Bristol City Council 'must cut 330 jobs'

George Ferguson Mr Ferguson said he wanted the city council to be run like a business

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Bristol City Council must cut 330 jobs, mayor George Ferguson has announced as he revealed his proposed budget.

He said they would be mostly administrative jobs and that he estimated about 100 compulsory redundancies would need to be made.

Mr Ferguson, elected as the first mayor of the city in November, also proposed a council tax rise of just under 2%.

He must find ways of implementing a £35m reduction in spending, which is about 9% of the council budget.

The job cuts, he said, would save about £19.5m and he added that he would be "cutting from the top".

Public services union Unison said the number of redundancies was "an astonishing blow".

Mr Ferguson said the current chief executive, Graham Sims, would not be replaced.

Mr Sims was brought in as an interim chief executive in August, following the early retirement of Jan Ormondroyd, to allow the incoming mayor to decide if he wanted to recruit a permanent successor.

Mr Ferguson, an Independent, said that instead of a chief executive there would be "a chief operating officer who comes from industry and will also be head of corporate services".

A round-up of the main budget proposals

  • Creating alternatives to residential/nursing care by expanding community-supported living to save £328,000
  • Scrapping the proposed recycling centre at Hartcliffe, saving £220,000
  • No longer funding the 32 police community support officers (PCSOs) the council currently pays for - saving £540,000 a year
  • Introducing parking charges at Blaise Castle and Oldbury Court in a bid to raise £110,000 a year
  • Reducing the grant to community transport providers by £100,000
  • Saving £350,000 a year by not proceeding with a proposal for a new swimming pool in east Bristol
  • Reducing the cost of the legal department by £230,000
  • Fining utilities for over-running roadworks to bring in £20,000

He said: "I've had a very short time to do it (the budget). We only got the settlement from the government on 19 December and I was only elected the month before that."

Mr Ferguson said he had to cut a further £65m over the next three years.

"In the coming three years I hope to be able to do something much more fundamental," he said.

"We don't want to carry on with the cutting procedure, but build up from a zero base and decide what's necessary."

He said he was bringing in people from the business sector to assist with budgeting and had already had voluntary help in coming up with the proposals.

"It's important we treat running the city council as a business," he said.

"I do believe the cuts are responsible and it would be irresponsible not to put up council tax."

The savings, he said, meant he could spend £3m more on safeguarding children and young people, and an extra £3m on older people and vulnerable adults.


As an independent, the new mayor does not have ranks of councillors willing to back his budget proposals. His challenge will now be to persuade the four political parties on the council to vote for this long list of controversial measures next month - no easy feat with elections looming in May.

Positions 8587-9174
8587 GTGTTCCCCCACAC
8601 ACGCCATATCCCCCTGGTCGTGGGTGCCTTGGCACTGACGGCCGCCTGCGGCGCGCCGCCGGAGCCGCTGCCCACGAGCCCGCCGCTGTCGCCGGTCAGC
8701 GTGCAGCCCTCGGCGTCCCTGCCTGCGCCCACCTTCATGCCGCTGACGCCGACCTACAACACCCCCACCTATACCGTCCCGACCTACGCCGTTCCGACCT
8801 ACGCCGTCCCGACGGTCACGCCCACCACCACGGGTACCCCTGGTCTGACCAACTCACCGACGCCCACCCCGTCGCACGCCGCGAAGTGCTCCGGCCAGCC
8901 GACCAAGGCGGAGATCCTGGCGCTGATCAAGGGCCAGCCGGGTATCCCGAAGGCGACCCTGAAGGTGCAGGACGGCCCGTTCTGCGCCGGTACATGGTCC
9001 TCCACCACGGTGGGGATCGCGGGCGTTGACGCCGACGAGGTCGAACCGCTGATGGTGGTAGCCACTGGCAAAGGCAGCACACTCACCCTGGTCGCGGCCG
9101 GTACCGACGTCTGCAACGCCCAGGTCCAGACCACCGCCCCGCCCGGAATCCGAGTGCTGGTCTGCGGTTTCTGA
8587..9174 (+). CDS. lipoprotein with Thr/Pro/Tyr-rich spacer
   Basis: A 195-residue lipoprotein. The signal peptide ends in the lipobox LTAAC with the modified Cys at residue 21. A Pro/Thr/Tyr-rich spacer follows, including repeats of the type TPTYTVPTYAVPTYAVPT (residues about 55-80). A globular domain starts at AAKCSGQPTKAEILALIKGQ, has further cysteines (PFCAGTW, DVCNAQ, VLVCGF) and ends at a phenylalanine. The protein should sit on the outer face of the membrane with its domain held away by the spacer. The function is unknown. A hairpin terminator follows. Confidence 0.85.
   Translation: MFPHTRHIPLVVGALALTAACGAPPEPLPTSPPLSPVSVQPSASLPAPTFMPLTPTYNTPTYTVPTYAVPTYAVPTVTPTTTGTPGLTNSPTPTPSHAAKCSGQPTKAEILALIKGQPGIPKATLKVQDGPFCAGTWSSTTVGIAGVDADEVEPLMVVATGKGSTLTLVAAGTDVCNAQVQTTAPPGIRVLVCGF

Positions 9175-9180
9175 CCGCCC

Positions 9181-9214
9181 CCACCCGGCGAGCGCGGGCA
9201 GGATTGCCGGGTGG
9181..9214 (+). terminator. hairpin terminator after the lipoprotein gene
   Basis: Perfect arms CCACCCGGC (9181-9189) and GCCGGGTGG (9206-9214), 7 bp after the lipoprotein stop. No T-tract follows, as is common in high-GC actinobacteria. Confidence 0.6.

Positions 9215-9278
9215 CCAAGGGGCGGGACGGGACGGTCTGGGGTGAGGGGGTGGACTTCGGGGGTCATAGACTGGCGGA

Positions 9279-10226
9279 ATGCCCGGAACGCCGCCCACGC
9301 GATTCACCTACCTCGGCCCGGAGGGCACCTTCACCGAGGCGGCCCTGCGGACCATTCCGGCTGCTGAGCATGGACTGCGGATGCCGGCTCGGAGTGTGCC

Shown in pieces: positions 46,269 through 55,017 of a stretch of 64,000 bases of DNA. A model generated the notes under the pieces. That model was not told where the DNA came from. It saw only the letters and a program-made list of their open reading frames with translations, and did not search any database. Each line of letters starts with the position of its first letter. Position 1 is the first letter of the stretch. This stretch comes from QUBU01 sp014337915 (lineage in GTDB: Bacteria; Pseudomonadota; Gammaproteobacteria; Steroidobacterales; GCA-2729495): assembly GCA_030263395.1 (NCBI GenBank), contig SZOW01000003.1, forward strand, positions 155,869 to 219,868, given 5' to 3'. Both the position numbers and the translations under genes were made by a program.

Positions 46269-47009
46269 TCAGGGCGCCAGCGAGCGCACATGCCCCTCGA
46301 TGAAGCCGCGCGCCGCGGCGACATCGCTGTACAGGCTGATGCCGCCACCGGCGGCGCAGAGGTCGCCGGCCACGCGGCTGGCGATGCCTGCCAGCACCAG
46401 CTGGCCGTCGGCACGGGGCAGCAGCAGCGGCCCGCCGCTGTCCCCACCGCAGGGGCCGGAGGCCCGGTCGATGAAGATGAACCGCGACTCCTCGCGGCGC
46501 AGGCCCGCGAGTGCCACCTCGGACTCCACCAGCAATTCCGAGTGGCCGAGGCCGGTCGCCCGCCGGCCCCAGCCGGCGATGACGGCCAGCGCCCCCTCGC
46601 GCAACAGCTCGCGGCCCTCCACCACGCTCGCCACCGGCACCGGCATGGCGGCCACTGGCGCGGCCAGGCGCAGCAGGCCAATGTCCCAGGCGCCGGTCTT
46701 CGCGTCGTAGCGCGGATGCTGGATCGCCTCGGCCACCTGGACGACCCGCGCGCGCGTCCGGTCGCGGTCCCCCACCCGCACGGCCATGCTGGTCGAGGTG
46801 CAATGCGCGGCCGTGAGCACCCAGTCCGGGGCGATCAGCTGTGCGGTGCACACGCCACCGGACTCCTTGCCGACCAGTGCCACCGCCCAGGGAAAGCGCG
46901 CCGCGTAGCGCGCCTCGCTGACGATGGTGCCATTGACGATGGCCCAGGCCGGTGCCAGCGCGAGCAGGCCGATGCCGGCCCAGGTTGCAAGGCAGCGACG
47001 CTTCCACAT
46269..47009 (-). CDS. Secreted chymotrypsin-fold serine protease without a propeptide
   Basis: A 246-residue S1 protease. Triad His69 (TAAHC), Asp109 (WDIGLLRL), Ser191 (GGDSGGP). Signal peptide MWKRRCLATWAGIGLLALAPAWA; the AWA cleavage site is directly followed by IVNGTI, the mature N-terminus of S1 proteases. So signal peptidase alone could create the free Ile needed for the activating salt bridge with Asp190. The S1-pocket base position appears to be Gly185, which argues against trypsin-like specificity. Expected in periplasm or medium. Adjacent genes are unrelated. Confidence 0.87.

The Liberal Democrats are already unhappy at seeing the swimming pool and recycling centre they announced only a year ago cancelled by Mayor Ferguson.

Labour councillors are angry at plans to cut funding for the PCSOs they introduced and which they say have helped cut crime in east Bristol.

The mayor knows the axe passed on from Westminster must fall somewhere and warned this morning that this is just the start.

He must reduce council spending by a quarter during his first term in office - some £100m - and this while the pressure on services for the young and elderly continues to grow.

Ron Stone, leader of the Labour Party in Bristol, said: "This is the reality. Bristol has woken up to the fact having a mayor... has made no difference whatsoever.

"The idea the mayor would have some wonderful remit that would persuade government to do something different has been totally exploded."

Mr Stone said that as an east Bristol councillor he was unhappy about the swimming pool not going ahead and the loss of 32 PCSOs.

"You've got to add to that the police cuts," he said.

Liberal Democrat cabinet member Simon Cook said: "This is the third year we've had to make reductions in the budget. We've already had to cut £55m.

"I don't want any teams or staff put under so much pressure the whole thing breaks down."

He added: "There are things here that as a past leader and deputy leader of the previous administration I regret. I regret we can't build the recycling centre or the swimming pool, and I will go on arguing with George that maybe we can."

Conservative cabinet member Geoff Gollop said the proposals were "not written in tablets of stone" and that they were open to any suggested amendments.

Joanne Kay, regional secretary for Unison, said: "This is an astonishing blow.

"From the cuts that were announced by George Osborne in October 2010, four years of cuts, 80% to 90% of those are yet to happen.

"So people are living with the idea the cuts have happened and we are all a bit squeezed when actually we haven't see anything yet."

The proposals, made up of more than 100 individual elements, will need to be approved by a majority vote of the council.

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